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Flickr photo

It's not a word, but lots of peo­ple like to use it as if it were. Over the past few years, I've heard it more and more often, but today was the first day I've ever seen it in the main­stream media. Hmmm.

Is there some­thing defi­cient about "influ­en­tial" or "res­o­nant?" What about affect­ing, author­i­ta­tive, con­trol­ling, dom­i­nant, effec­tive, effi­ca­cious, forcible, gov­ern­ing, guid­ing, impor­tant, impres­sive, inspir­ing, instru­men­tal, lead­ing, mean­ing­ful, momen­tous, mov­ing, per­sua­sive, potent, promi­nent, sig­nif­i­cant, strong, sub­stan­tial, telling, touch­ing, weighty, beat­ing, boom­ing, deep, elec­tri­fy­ing, enhanced, full, inten­si­fied, loud, mel­low, noisy, oro­tund, plan­gent, pow­er­ful, pro­found, pul­sat­ing, puls­ing, resound­ing, rever­ber­ant, rever­ber­at­ing, rich, ring­ing, roar­ing, round, sono­rant, sonorous, sten­to­ri­an, stri­dent, thrilling, throb­bing, thun­der­ing, or thunderous?

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Photos / Found on FFFFOUND

Some great stuff on FFFFOUND, a social book­mark­ing ser­vice for images. It's in pri­vate beta, and I'll be curi­ous how they main­tain the cur­rent, con­tin­u­al high qual­i­ty, as in images like this …

Andrei Robu
Like this stuff by Andrei Robu.

Via kot­tke.

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Literary blogs / Paper Cuts

Cormac McCarthy ad

I've spent a lot time comb­ing through the archives of Paper Cuts, the blog of the New York Times Book Review edi­tor Dwight Gar­ner. It steers clear of smar­ty­pantsness, focus­ing on what one might call the lighter side of seri­ous lit­er­a­ture. In fact, most of the con­tent is on the periph­ery of the strict­ly lit­er­ary — a music playlist assem­bled by Miran­da July, a quick, fun inter­view with Judy Blume, a scan of Jack Kerouac's obit­u­ary ("his sub­ject was him­self and his method was to write as spon­ta­neous­ly as pos­si­ble"), a scan of an ad for Ralph Ginzburg's lit­er­ary super­no­va Avant Garde that looks like the label on a Dr. Bronner's soap bot­tle. Gar­ner also has a pod­cast in which he inter­views authors and review­ers from cur­rent and upcom­ing Book Reviews. Every once in a while, you'll suf­fer through some crap (e.g., Frank Rich gush­ing and gig­gling while furtive­ly and unsuc­cess­ful­ly try­ing to hide the king-size man-crush he has on Don DeLil­lo). That said, most of the pod­casts are infor­ma­tive and inter­est­ing.The image at right is from a slide show of adver­tise­ments that appeared dur­ing the "gold­en age" of the NYT Book Review — 1962–1973.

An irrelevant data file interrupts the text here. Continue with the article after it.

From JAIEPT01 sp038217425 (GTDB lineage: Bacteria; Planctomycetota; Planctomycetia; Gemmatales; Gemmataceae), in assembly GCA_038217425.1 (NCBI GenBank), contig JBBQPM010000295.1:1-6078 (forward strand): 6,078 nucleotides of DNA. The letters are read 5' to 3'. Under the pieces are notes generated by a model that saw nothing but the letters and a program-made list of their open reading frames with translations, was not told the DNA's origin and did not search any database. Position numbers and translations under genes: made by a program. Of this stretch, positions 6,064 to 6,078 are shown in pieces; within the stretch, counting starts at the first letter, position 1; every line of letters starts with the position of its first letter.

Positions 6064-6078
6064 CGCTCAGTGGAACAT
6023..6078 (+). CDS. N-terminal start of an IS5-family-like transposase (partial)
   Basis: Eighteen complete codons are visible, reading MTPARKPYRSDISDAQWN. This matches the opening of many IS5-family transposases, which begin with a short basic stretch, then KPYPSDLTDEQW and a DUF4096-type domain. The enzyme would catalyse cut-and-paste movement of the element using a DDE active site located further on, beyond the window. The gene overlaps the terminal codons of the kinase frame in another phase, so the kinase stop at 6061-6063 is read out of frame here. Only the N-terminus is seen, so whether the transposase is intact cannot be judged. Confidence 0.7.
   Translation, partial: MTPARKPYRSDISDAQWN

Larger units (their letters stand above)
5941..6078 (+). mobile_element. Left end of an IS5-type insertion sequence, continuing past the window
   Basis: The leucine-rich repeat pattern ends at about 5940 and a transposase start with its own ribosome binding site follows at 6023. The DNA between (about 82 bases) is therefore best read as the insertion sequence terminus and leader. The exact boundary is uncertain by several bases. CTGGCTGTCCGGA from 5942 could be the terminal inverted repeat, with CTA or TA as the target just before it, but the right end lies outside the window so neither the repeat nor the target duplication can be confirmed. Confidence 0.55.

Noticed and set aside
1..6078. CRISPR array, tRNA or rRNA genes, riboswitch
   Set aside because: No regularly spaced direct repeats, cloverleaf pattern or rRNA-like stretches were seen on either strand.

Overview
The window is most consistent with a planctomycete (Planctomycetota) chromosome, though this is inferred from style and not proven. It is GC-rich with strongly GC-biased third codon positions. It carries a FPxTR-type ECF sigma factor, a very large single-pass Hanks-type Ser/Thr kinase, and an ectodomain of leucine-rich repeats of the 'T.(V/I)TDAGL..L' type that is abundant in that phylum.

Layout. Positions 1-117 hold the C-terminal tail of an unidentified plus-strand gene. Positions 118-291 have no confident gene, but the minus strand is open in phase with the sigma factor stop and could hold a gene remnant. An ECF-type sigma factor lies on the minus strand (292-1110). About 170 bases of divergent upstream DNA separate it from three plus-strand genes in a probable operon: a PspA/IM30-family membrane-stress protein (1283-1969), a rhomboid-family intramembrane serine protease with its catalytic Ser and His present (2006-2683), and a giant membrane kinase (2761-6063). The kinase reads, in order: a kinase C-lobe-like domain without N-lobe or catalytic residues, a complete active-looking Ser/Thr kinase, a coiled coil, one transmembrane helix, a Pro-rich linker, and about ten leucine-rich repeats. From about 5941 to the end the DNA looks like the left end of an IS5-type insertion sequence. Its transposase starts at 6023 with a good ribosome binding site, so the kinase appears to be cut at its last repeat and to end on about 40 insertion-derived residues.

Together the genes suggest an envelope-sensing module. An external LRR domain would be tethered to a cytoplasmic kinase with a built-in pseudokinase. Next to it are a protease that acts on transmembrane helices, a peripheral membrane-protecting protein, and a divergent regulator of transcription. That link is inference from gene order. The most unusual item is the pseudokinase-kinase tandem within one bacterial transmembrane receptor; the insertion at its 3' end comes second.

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Just Expect To Be Left Utterly Enraged

Flickr photoMy cozy bed between Her­man Miller chairs at Dulles.

News flash: Air trav­el real­ly sucks right now (Wash­ing­ton Post). A cou­ple of weeks ago, I too was touched by this nation­al night­mare. On a Fri­day evening, I planned to fly from Dulles to SFO, but got slapped with an SSSS on my board­ing pass (expired driver's license) and a long secu­ri­ty line and fig­ured I would miss my flight. Good thing it was delayed. For three hours, ini­tial­ly. The gate agents report­ed that there was bad weath­er in New York, and this seemed rea­son­able to me because there were lots of peo­ple at the oth­er gates who appeared to be pissed off and tired. Also, the storm was all over the hun­dreds of TVs that blast CNN at you. I got com­fort­able and watched an excel­lent movie (Kurosawa's The Bad Sleep Well) on my com­put­er, ful­ly believ­ing what the gate agents were say­ing: The flight would not be can­celed. They empha­sized this: It would not be canceled.